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Green Party candidates criticize Buffalo Billion, offer alternatives
BUFFALO, N.Y. — While prosecutors across the state attempt to prove bid-rigging connected to the governor's signature economic development initiative, two Green Party candidates for state wide office criticized the Buffalo Billion as a whole.
"We'll see what the trial brings out and what the jury says but on the face of it, it's corrupt because big donations in, contracts out, and it's hard to prove a quid pro quo but it looks obvious just on appearance," Green Gubernatorial candidate Howie Hawkins said.
Comptroller candidate Mark Dunlea said he is concerned about the reports he's heard thus far from the trial, primarily that the state's economic development arm allegedly consulted with preferred developers about major projects.
"The testimony we've heard so far, it was routine for the Cuomo administration to allow companies that had given him donations to literally write request for proposals," he said.
Dunlea said current comptroller Tom Dinapoli has been silent about the Assembly's failure this week to pass legislation to give his office more oversight of state contracts. He said if elected he would be more aggressive in his scrutiny of contracts like the ones currently at the center of the trial.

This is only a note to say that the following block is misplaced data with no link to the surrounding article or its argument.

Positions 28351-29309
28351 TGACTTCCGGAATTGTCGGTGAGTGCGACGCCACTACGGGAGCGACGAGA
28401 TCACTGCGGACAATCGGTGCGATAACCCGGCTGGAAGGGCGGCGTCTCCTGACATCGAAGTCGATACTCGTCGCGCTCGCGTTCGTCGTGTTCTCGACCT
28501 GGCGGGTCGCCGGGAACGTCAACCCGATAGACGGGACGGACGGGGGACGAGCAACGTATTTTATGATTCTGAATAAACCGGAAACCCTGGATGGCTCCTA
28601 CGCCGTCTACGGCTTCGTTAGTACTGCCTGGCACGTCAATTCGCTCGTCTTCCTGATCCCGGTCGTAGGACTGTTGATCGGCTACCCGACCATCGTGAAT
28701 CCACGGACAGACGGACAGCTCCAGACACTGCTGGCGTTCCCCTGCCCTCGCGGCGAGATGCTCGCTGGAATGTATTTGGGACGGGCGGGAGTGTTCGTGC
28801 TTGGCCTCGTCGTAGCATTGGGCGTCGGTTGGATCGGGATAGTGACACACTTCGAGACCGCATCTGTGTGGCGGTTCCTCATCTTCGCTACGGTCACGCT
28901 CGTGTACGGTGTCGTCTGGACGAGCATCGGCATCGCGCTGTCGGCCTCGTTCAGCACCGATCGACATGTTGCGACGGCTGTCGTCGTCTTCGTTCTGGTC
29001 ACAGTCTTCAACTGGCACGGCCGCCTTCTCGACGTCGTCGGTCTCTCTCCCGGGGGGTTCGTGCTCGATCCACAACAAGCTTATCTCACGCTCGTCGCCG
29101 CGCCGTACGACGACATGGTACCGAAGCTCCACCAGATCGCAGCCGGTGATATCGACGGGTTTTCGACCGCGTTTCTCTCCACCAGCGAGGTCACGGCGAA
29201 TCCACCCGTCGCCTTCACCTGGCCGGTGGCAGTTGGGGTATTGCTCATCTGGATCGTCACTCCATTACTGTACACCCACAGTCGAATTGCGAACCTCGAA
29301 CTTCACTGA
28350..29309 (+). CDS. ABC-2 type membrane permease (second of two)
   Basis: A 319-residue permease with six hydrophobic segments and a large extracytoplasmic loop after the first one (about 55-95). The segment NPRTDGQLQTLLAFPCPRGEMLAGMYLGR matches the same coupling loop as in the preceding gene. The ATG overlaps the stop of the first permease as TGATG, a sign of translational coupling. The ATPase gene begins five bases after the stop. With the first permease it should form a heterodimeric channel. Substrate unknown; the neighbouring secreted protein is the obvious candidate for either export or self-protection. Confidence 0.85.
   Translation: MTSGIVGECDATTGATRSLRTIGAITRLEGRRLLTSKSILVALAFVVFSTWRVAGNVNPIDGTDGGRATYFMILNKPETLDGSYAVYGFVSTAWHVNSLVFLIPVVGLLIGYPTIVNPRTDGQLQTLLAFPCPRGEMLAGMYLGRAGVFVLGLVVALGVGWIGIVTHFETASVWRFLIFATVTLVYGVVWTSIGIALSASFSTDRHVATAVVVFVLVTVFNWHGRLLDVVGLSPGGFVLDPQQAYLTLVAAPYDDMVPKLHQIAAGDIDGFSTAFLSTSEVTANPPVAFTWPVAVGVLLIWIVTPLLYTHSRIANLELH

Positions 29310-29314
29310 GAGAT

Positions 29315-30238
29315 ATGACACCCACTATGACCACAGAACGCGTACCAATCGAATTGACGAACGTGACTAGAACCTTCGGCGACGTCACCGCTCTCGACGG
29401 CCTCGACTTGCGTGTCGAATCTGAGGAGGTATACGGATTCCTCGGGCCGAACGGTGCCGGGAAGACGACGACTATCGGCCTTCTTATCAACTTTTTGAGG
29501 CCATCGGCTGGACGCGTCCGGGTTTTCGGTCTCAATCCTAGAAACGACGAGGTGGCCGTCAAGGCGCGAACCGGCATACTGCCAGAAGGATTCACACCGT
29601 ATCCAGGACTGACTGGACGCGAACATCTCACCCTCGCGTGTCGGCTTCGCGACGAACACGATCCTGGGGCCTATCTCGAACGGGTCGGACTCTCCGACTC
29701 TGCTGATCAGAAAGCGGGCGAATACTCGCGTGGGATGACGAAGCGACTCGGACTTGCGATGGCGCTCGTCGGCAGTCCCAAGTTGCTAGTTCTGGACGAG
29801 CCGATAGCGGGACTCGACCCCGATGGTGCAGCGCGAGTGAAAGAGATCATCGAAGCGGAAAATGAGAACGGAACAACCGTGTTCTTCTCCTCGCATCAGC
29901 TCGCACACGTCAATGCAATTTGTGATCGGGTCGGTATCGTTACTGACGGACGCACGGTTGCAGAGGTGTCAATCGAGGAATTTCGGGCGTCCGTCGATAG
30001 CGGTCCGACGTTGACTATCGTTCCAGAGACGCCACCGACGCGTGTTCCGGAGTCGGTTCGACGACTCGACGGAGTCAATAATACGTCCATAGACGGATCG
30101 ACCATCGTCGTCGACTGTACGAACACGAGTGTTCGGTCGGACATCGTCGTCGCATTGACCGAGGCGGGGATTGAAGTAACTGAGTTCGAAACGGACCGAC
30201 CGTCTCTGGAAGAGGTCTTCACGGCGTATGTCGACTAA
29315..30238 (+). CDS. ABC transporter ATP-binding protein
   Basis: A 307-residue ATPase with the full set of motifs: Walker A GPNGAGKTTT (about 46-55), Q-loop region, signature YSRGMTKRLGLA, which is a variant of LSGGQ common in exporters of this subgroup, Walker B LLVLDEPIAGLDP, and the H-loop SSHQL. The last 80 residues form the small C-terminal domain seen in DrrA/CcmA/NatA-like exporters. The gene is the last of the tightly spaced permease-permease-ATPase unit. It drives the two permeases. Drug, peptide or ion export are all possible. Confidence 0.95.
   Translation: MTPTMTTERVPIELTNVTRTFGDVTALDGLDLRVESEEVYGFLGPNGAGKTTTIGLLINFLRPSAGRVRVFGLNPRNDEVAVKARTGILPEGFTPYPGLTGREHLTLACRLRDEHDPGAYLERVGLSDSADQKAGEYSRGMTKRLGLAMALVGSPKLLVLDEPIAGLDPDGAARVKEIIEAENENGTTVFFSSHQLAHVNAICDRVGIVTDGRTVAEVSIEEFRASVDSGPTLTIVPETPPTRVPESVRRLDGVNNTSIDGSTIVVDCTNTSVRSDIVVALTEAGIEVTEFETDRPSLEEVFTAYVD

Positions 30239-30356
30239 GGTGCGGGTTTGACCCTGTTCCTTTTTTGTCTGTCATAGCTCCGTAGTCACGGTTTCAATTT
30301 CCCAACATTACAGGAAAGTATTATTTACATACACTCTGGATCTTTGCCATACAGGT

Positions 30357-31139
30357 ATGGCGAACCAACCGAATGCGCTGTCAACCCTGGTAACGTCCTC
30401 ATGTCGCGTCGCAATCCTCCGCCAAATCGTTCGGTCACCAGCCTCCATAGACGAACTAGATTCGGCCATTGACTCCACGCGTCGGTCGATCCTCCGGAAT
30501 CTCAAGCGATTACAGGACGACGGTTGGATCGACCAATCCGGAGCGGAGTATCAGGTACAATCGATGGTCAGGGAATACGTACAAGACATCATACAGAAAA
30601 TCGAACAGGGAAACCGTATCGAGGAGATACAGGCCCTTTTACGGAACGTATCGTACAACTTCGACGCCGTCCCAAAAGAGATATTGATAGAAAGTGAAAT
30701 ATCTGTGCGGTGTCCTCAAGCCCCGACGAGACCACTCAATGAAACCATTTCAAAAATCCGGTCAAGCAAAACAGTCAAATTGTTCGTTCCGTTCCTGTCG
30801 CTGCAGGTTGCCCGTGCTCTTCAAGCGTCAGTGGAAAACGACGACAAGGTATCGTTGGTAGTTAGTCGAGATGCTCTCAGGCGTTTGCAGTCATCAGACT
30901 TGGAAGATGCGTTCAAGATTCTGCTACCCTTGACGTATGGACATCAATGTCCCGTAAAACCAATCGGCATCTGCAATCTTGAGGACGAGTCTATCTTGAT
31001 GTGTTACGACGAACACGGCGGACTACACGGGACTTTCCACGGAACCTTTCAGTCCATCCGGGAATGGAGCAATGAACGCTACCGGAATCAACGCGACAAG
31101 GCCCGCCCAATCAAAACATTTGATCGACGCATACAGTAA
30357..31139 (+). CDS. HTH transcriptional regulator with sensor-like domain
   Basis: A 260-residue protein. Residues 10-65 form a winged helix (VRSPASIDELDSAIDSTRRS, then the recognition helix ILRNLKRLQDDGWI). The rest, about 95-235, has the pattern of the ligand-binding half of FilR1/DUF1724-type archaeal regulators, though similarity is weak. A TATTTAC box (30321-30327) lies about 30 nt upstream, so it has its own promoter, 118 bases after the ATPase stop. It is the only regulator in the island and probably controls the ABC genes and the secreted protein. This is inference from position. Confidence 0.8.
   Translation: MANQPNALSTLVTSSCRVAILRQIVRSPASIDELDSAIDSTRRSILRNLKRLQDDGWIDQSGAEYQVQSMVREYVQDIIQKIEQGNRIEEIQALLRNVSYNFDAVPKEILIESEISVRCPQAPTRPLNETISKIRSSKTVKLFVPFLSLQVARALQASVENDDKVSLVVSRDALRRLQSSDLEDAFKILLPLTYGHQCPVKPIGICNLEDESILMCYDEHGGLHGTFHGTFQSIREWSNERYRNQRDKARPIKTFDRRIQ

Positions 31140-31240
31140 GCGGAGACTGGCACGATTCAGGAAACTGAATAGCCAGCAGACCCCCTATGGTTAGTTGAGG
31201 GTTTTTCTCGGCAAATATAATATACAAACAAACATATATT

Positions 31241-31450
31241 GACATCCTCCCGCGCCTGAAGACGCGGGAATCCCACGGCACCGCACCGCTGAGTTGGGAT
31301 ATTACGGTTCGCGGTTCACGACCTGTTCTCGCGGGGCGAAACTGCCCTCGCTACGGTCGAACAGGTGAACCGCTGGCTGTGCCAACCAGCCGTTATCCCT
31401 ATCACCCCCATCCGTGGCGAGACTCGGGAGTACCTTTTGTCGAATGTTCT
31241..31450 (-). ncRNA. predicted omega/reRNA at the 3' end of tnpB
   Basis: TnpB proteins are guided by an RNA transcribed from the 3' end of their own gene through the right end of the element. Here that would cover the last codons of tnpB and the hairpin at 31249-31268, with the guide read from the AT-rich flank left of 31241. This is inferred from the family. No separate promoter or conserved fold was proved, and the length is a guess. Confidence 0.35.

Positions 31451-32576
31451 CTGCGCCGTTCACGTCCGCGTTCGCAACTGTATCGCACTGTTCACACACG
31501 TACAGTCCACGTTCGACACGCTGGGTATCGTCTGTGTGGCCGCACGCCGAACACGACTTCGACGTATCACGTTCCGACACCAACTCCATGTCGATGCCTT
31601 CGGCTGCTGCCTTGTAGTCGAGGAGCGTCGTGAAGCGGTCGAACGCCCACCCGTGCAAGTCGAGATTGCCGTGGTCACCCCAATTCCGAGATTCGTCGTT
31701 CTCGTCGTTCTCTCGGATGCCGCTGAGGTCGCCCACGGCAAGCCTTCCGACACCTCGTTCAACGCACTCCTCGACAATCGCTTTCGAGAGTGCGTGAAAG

"The state Assembly refused to bring the bill up for a vote even though it had passed the Senate, mainly because the governor did not want to see more state comptroller oversight," Dunlea said.
Meanwhile, Hawkins believes the Buffalo Billion model is flawed in general. Standing in front of the Freedom Wall on Buffalo's east side, he said he was skeptical the economic development money has made it to the neighborhoods that need it the most.
"The struggling working class and minority communities, this trickle-down economics don't trickle down to us. It goes to the rich," Hawkin said.
The candidates are pushing an economic development plan they call the Green New Deal which involves investing money into public works, specifically projects targeting climate change and improving the environment.
"That will create jobs directly. It will put people to work. It will put money in these communities and it will build the economy from the bottom up," Hawkins said.